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dc.contributor.authorMolini, Fernando
dc.date.accessioned2007-05-24T14:26:45Z
dc.date.available2007-05-24T14:26:45Z
dc.date.issued1984-05
dc.identifier.urihttp://jhir.library.jhu.edu/handle/1774.2/32444
dc.description.abstractThis study concludes that tax differencials may be an important locational factor, not only inside metropolitan areas, but also at other spatial scales. This finding is against what it is commonly believe among academics, and against what I expect at the onset of my research. This conclusion is reached after proving that tax differentials in many cases can increase or decrease profits more than any other cost differential, after criticizing the literature on the issue, and after refuting the main theoretical arguments against the effects of taxes on location. The result is particularly relevant for those businesses whose revenues do not depend on being in a specific location. In terms of number of establishments they may may not be very important. But in terms of employment they may represent a large proportion of at least manufacturing and wholesale. And among manufacturing, the high technology firms may be one of the sectors more sensitive to tax differentials.en_US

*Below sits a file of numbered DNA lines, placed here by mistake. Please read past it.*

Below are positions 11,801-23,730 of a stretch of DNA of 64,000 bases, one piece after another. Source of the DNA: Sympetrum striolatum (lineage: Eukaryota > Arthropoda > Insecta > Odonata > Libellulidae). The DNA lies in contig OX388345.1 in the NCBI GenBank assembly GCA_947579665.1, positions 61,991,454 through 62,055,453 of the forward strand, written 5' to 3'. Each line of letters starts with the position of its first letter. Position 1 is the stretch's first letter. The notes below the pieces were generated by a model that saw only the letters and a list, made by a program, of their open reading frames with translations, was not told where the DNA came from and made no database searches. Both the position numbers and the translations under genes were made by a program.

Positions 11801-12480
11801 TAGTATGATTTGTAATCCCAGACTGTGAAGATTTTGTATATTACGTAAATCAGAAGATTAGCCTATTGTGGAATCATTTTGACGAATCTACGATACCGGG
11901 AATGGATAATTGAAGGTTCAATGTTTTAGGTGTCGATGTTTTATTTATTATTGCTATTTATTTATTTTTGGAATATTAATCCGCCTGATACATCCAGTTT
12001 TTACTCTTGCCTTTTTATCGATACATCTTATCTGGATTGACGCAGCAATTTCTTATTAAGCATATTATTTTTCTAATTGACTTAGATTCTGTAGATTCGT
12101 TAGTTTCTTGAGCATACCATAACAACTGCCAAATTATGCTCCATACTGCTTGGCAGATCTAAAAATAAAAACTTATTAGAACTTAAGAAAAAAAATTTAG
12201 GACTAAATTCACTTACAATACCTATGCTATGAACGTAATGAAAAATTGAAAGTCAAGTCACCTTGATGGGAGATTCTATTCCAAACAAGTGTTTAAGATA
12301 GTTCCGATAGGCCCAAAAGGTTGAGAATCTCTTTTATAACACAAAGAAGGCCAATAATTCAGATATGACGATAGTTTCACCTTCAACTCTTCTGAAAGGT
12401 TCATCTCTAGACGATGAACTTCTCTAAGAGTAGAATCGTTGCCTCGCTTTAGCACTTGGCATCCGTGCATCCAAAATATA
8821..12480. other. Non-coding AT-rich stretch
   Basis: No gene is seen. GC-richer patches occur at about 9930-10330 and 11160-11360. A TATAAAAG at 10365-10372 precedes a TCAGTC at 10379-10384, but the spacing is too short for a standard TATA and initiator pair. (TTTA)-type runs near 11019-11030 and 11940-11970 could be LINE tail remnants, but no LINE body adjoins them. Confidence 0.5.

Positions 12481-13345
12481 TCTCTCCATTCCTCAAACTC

dc.language.isoen_USen_US
dc.publisherInstitute for Policy Studies, Johns Hopkins Universityen_US
dc.subjectFiscal Policyen_US
dc.subjectEnterprise Zone Policyen_US
dc.titleTAX DIFFERENTIALS AND INDUSTRIAL LOCATIONen_US
dc.typeWorking Paperen_US
dc.description.disclaimerCitations of sources, conclusions, or opinions expressed in this publication are the responsibility of the author and do not reflect the policies or views of staff or others affiliated with the Institute for Policy Studies or Johns Hopkins University.


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